Abstract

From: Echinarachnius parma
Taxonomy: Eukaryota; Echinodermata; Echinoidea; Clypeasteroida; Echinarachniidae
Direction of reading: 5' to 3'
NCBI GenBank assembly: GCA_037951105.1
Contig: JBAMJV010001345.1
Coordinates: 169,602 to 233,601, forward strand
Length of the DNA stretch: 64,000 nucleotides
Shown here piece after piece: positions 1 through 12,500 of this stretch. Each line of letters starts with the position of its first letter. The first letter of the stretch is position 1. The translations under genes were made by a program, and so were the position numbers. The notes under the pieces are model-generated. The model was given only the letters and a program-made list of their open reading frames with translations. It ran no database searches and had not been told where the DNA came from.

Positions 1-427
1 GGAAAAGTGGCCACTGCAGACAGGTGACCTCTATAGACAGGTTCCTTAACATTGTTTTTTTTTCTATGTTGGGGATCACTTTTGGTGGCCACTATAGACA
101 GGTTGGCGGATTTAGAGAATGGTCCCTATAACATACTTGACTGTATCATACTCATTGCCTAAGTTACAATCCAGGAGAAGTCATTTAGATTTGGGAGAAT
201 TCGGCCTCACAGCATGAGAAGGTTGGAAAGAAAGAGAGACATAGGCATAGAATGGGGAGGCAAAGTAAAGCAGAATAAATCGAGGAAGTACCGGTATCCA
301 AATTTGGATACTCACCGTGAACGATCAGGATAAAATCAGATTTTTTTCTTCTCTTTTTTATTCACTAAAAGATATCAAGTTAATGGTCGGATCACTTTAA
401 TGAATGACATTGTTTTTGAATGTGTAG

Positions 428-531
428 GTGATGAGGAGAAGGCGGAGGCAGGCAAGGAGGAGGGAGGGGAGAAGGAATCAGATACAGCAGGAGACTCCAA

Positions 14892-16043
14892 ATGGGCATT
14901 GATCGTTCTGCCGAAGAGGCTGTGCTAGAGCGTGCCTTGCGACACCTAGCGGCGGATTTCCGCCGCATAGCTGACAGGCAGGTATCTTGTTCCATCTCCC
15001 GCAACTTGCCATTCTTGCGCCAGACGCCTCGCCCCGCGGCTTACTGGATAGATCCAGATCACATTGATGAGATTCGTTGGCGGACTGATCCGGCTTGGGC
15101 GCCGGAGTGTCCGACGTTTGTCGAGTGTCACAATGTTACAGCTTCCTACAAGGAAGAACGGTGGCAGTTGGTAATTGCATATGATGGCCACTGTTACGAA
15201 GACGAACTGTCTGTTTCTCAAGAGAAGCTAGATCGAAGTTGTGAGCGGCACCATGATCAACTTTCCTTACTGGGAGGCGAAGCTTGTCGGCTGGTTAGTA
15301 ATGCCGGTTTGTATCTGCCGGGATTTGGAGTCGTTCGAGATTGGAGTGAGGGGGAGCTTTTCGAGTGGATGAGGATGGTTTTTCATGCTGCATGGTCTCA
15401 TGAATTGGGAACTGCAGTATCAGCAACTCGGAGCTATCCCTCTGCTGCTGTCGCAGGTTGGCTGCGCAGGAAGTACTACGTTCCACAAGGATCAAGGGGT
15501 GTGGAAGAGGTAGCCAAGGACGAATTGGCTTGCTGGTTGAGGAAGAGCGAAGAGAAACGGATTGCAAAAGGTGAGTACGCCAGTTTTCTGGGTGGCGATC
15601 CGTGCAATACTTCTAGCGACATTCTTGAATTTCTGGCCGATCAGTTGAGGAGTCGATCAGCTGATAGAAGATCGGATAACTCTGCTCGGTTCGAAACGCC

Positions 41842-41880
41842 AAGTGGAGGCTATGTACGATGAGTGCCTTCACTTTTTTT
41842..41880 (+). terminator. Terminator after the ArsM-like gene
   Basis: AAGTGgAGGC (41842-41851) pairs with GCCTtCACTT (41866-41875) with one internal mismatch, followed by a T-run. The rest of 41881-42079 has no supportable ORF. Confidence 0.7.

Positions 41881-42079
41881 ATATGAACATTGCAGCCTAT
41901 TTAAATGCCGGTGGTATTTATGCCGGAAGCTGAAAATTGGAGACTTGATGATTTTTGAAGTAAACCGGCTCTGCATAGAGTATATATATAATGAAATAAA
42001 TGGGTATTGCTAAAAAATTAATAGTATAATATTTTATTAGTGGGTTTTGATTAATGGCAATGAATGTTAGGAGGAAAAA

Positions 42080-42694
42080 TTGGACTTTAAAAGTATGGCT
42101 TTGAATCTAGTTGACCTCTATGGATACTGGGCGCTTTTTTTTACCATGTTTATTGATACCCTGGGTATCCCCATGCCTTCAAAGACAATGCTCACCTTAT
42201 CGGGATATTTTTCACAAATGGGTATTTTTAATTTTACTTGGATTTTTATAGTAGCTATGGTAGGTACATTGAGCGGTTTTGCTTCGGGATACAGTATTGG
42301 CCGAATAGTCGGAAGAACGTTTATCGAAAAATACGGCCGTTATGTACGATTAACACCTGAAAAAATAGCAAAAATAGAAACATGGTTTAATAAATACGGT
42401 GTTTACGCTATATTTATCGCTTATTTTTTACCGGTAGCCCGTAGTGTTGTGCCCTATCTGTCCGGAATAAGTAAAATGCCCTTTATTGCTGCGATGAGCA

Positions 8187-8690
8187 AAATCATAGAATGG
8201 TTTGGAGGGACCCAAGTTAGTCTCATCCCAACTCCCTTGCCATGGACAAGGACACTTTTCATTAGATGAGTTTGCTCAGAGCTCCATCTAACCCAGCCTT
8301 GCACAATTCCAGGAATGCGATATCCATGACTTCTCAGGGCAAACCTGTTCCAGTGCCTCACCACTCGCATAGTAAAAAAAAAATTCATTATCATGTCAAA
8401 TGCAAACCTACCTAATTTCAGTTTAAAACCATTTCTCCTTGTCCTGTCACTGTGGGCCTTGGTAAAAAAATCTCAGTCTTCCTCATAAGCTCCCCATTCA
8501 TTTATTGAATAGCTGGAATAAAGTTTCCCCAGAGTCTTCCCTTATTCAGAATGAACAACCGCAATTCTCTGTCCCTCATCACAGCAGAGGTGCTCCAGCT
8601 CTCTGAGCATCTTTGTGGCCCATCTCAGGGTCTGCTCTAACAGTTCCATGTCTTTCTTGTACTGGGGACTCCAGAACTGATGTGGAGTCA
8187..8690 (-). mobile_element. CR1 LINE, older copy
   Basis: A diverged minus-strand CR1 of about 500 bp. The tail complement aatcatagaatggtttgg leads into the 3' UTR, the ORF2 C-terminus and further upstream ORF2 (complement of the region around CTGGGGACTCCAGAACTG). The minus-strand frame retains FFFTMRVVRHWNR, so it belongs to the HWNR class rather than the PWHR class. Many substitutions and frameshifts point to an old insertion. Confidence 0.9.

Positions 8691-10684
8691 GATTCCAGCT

Ediacaran fossils at Mistaken Point, southeastern Newfoundland (terminal Neoproterozoic; 565–575 Ma) represent the oldest known animal communities. In contrast to most Phanerozoic fossil assemblages, in which postmortem transportation, bioturbation, and the accumulation of hardparts obscure community relationships, all fossils in the Mistaken Point assemblages were sessile, soft-bodied organisms that show no evidence of mobility in life or transportation after death. Mistaken Point assemblages are spectacularly preserved on large bedding planes as in situ census populations of hundreds to thousands of fossils, recording the living soft-bodied benthic community at the moment it was smothered by volcanic ash. This unique preservation style allows ecological tests routinely conducted in modern communities (e.g., species richness, abundance, “biomass,” diversity, and evenness, as well as statistical tests of nearest-neighbor interactions) to be applied to the fossil communities. Observed patterns of community variability are consistent with the theory that Mistaken Point fossil surfaces are “snapshots” recording different stages of ecological succession, progressing from communities of low-level feeders (e.g., pectinates and spindles) to frond-dominated communities with complex tiering and spatial structure. The presence of diverse slope communities at Mistaken Point suggests that the deep sea was colonized rapidly during the evolution of complex organisms. Species richness, abundance, and diversity values, as well as levels of intraspecific interaction, all fall within the typical range observed in modern slope communities. These structural similarities imply that ecological processes present in Ediacaran communities at Mistaken Point were strikingly similar to the processes that operate in modern deep-sea animal communities.

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